The core of the volume consists of four case studies of Newton, Beethoven, Dickens, and Van Gogh (Chapters 3-6). These studies examine the lives and careers of assuredly creative but allegedly manic depressive individuals. The four case studies are then followed by a chapter titled “Diminishing Creativity,” another titled “Augmenting Genius,” concluded by an Epilogue by Lieb. Terminating the volume is a bibliography, but absolutely no index is provided. The book was obviously replete with all sorts of interesting quotations and anecdotes. Nevertheless, genuine citations to the literature published in professional journals were all but absent. This was clearly a volume with a more humanistic than scientific thrust. According to the reviewer, this is a reprint of an earlier book, “The Key to Genius.” The two books are equally well written-precisely so for Chapters 1 through 6! And the four case studies remain chock full of fun facts, curious observations, and striking stories. For all those who expect to learn anything up to date about the fascinating linkage between creativity and manic depression, this is definitely not the book for them.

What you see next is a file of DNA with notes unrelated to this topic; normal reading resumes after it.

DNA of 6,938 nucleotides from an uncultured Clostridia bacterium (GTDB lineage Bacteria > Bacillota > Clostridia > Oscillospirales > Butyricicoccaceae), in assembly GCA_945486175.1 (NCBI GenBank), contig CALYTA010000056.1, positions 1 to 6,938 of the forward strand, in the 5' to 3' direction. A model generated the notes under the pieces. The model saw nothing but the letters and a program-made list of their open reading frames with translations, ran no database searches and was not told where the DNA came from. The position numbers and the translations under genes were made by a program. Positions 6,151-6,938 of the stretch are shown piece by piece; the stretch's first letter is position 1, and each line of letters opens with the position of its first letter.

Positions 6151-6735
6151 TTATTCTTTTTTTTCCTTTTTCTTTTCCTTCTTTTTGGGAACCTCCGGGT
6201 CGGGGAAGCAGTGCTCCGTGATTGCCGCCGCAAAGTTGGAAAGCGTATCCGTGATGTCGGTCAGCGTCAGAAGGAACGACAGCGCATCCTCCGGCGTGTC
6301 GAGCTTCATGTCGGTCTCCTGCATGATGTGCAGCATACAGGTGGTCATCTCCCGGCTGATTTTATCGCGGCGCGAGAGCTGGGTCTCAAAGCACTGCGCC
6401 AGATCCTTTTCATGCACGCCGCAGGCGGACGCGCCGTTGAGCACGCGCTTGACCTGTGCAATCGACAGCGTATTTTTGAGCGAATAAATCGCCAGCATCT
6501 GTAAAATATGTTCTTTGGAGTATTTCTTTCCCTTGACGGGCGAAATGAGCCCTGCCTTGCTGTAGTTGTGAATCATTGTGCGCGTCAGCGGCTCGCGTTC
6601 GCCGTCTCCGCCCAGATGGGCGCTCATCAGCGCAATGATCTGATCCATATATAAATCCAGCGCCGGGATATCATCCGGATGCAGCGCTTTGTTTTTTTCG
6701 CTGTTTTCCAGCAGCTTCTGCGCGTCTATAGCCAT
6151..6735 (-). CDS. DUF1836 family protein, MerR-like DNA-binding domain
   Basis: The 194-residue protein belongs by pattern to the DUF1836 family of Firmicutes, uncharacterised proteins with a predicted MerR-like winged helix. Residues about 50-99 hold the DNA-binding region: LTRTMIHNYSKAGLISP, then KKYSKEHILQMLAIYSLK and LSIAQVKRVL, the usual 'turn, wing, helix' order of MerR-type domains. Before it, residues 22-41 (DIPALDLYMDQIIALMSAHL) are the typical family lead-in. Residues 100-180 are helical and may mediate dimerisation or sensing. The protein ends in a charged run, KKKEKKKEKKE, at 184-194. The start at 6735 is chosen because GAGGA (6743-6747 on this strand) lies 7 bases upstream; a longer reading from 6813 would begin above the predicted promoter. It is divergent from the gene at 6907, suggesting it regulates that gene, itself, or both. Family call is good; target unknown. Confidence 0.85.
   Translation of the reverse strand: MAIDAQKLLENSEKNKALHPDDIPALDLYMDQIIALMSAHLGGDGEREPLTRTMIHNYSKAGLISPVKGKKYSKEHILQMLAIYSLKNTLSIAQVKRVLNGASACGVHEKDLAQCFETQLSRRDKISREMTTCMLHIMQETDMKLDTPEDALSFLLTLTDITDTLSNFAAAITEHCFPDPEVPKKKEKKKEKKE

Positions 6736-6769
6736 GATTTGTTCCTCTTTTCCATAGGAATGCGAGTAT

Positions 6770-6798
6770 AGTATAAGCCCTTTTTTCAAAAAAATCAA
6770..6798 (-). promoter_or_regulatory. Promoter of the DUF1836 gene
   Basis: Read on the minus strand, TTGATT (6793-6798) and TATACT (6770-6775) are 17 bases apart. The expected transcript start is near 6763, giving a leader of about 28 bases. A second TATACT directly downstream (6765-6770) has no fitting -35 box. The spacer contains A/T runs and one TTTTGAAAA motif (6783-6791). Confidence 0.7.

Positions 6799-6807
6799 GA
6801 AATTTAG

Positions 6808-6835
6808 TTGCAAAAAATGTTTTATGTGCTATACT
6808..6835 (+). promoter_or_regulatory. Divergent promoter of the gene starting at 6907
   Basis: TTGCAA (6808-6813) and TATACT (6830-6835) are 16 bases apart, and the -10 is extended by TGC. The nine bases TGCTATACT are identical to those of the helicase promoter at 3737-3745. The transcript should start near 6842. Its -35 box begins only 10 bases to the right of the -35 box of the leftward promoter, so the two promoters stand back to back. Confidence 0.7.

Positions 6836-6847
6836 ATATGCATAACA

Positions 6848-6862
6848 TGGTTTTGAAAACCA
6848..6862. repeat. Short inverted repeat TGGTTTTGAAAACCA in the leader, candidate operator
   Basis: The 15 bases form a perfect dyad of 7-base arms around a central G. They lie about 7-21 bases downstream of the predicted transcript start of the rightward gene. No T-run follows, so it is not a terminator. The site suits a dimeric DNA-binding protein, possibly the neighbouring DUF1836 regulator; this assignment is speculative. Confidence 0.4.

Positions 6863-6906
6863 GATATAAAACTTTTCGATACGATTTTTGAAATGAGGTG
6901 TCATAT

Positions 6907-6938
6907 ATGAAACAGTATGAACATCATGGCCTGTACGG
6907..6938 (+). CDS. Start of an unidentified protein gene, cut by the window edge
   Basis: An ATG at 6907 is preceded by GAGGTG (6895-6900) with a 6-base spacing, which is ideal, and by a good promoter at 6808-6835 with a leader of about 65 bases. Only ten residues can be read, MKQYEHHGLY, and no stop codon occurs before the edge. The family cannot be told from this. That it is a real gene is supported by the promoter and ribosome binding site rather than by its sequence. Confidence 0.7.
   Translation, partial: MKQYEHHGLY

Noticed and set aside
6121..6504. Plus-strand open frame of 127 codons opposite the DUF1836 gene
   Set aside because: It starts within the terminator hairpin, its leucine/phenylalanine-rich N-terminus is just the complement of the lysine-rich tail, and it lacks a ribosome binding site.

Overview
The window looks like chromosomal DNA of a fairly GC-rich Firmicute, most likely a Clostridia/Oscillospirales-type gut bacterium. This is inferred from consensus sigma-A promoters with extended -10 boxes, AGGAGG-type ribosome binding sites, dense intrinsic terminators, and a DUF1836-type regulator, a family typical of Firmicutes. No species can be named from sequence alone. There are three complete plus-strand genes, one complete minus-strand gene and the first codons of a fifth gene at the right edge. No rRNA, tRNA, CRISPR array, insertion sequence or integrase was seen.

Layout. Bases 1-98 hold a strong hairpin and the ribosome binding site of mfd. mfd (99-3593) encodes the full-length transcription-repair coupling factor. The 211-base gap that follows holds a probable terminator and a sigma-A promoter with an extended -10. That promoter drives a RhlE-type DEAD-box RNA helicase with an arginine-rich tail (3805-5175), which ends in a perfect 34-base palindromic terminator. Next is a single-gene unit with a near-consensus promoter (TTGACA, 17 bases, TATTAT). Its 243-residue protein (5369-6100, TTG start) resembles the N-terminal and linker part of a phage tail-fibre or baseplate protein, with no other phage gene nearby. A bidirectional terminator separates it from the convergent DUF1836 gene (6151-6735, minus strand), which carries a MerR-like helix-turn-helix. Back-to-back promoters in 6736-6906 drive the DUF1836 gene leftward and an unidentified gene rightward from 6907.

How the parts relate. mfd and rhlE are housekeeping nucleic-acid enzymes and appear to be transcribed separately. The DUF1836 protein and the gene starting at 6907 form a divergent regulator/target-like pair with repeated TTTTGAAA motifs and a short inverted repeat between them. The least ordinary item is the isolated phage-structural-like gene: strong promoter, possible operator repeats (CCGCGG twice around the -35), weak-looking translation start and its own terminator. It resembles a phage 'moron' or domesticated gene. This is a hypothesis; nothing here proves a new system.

192. Simonton, D. K. (1999b). Changing of the guard. Journal of Creative Behavior, 33, ii.

193. Simonton, D. K. (1999c). The continued evolution of creative Darwinism. Psychological Inquiry, 10, 362-367.
Responds to comments made by Ericsson, Feist, Gardner, Martindale, Montell, Mumford, Perkins, Schooler and Dougal, Sternberg, and Russ on the article by Simonton (2000) that argued that creativity can be accounted for by a general process of blind variation and selective retention, which is traced back to a Darwinian account of biological evolution. The current author addresses the issues of expertise, randomness, religion, and evolution.